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τὸ φύσει δίκαιον is assuredly the Idea of Justice, as opposed to τὸ νόμῳ δίκαιον ‘conventional justice’: cf. 500 C and (for φύσει) V 476 B. See also on X 598 A. Bosanquet ignores the most essential and characteristic feature of Plato's teaching when he remarks that “the ‘natural’ principles of justice and other moral qualities are no doubt those which Plato believes himself to have found present, in various degrees, throughout inorganic and organic nature and the animal world, and culminating in the life of man.” It is better to let Plato soar where we cannot follow him than thus to clip his wings. See the Appendix to Book VII On Plato's Dialectic.

καὶ πρὸς ἐκεῖνο κτλ. The legislative painter looks now at his model (the φύσει δίκαιον etc.), now at his picture (the δίκαιον etc. which he is implanting among men), rubbing out one part and painting another in again (τὸ μὲνἐγγράφοιεν), till he is satisfied with the result. He combines and mixes various ἐπιτηδεύματα or institutions, till he produces the true ἀνδρείκελον or ‘colour and likeness of true Manhood’; just as the painter mixes various colours to produce his ἀνδρείκελον or flesh-tint. ἀνδρείκελον in painting was a sort of flesh-colour, made by mixing various colours together: see Crat. 424 E, Xen. Oec. 10. 5, Arist. de gen. an. I 18. 725^{a} 26 and Ruhnken on Timaeus Lex. s.v. To this Plato of course alludes, but he intends us also to take the word in its etymological signification, as is clear from θεοείκελον below. The stress in ἀνδρείκελον, as in θεοειδές and θεοείκελον, is on the first part of the compound: it is not the mere ἀνθρωποειδές, but the Man-like, at which the legislator aims: cf. the force of ἄνδρα in 498 E. ἀνδρείκελον might be translated by ‘the human form divine,’ except that ‘form’ suggests a wrong notion. For other views on this passage see App. V.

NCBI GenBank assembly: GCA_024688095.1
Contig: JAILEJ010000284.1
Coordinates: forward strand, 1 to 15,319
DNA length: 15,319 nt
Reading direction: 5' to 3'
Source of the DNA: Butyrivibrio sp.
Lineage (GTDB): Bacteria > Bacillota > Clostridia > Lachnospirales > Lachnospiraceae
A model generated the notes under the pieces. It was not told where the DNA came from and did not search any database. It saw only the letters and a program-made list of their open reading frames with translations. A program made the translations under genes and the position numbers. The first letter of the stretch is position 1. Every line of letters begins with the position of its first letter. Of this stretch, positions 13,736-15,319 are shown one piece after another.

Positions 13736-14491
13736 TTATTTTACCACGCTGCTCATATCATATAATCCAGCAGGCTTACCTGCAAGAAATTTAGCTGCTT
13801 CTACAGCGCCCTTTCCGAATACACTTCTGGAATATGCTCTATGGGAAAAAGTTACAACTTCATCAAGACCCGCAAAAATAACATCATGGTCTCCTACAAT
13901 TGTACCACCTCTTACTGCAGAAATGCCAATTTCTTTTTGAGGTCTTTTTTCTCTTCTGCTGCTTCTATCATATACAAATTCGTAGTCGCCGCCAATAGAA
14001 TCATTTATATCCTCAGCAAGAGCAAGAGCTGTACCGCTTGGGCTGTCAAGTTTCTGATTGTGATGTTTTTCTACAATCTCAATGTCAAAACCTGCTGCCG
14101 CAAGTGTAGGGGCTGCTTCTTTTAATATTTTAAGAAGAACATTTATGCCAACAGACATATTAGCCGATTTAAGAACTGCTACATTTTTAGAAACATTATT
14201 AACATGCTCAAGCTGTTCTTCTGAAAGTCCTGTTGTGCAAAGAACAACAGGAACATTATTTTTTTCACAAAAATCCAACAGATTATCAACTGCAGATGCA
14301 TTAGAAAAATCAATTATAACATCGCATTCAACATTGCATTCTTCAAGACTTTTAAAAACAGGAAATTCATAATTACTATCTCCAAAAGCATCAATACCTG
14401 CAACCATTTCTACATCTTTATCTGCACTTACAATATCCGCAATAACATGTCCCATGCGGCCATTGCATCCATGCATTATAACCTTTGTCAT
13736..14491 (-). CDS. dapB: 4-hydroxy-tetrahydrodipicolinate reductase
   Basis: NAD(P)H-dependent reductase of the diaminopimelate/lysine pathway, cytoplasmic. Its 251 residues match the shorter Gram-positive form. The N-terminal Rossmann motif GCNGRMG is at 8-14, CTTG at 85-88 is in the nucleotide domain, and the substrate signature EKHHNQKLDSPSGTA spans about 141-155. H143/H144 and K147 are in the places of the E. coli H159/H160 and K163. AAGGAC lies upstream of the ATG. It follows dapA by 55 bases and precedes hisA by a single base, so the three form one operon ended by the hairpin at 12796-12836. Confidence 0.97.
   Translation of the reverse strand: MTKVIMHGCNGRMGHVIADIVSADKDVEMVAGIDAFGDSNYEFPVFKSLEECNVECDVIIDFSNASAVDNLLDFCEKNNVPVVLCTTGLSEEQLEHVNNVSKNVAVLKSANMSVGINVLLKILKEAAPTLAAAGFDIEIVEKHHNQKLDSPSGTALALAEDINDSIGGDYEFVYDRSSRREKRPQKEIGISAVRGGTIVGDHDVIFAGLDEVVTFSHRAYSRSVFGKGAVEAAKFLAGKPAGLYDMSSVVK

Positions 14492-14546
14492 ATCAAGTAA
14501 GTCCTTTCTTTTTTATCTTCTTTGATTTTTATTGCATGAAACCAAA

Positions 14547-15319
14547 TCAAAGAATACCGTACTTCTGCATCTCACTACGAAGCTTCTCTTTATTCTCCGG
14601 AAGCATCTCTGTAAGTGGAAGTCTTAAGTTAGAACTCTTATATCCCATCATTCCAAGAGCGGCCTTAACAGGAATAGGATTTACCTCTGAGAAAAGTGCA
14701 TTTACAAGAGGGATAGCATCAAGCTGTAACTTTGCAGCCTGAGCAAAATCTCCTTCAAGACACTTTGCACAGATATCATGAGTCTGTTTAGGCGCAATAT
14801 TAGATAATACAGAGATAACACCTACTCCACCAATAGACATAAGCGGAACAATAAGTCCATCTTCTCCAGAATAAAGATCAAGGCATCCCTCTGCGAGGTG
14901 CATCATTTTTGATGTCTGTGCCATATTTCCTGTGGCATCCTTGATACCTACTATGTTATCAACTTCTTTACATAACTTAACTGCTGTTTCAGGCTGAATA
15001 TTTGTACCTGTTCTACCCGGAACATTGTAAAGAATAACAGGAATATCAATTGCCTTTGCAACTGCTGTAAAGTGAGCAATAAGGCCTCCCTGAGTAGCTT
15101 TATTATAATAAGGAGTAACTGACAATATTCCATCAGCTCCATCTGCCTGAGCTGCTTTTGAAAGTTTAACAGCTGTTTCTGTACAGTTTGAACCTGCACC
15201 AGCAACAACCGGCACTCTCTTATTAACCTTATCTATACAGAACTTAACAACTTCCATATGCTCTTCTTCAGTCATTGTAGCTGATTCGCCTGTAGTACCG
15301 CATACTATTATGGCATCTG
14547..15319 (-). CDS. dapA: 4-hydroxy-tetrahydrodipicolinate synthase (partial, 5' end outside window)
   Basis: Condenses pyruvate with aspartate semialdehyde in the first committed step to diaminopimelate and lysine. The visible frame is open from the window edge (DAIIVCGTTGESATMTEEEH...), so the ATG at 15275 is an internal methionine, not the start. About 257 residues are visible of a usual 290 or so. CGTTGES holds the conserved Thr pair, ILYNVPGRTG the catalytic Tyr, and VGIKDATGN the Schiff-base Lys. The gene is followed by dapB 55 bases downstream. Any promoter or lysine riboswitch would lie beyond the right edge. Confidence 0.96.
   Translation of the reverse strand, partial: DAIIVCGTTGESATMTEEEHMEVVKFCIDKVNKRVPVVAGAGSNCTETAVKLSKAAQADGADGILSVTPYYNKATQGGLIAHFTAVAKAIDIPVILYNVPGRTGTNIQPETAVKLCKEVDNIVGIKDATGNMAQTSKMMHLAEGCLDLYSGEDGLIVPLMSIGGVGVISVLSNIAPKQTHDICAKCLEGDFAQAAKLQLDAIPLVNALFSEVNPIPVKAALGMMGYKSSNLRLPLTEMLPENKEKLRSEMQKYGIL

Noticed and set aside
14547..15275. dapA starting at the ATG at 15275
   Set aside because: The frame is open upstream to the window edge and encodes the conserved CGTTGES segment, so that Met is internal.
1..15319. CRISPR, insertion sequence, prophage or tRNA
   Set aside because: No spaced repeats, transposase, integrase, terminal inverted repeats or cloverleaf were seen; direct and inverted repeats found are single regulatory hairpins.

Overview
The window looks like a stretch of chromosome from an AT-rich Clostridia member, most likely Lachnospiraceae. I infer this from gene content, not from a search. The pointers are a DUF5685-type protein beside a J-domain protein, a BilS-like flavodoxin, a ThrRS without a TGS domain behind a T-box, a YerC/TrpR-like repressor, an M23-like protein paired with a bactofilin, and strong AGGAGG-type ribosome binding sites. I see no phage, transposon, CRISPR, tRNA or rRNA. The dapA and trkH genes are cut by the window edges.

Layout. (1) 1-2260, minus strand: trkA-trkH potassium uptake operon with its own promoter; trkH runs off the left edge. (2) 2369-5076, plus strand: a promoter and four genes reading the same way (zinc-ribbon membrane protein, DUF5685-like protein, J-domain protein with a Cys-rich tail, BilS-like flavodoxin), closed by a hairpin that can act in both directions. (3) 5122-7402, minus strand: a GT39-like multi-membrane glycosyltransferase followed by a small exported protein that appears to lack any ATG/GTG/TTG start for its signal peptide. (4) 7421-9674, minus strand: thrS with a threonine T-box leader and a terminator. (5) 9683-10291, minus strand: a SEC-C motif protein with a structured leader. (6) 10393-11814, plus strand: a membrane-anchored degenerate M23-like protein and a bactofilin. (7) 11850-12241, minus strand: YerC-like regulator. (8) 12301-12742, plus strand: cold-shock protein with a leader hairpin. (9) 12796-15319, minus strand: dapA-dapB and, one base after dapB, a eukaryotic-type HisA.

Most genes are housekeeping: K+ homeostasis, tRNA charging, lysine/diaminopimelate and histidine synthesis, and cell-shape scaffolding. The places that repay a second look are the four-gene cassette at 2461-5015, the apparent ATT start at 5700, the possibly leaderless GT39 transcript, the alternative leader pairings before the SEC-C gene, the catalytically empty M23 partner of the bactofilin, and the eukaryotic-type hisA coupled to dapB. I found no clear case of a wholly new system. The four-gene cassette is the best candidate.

θεοείκελον. Il. I 131 et al. It is pleasing to meet with so cordial and spontaneous an acknowledgment of Homer as a kindred spirit in a passage so full of Plato's characteristic idealism. There is more than a grain of truth in Longinus' observation: μόνος Ἡρόδοτος Ὁμηρικώτατος ἐγένετο; Στησίχορος ἔτι πρότερον τε Ἀρχίλοχος, πάντων δὲ τούτων μάλιστα Πλάτων ἀπὸ τοῦ Ὁμηρικοῦ κείνου νάματος εἰς αὑτὸν μυρίας ὅσας παρατροπὰς ἀποχετευσάμενος (περὶ ὕψους 13. 3). By the words τὸ ἀνδρείκελονθεοείκελον Plato means to suggest that Man is then most manlike when he most resembles God: and (as Tennyson says) “then most godlike being most a man.” Cf. IX 589 D note This sure and abiding conviction of the presence of a divine element within us, rendering our nature essentially and truly human, makes itself felt in nearly all the dialogues of Plato. It is the ultimate source of all his idealism, religious and metaphysical, no less than moral and political, and may well be considered the most precious and enduring inheritance which he has bequeathed to posterity.

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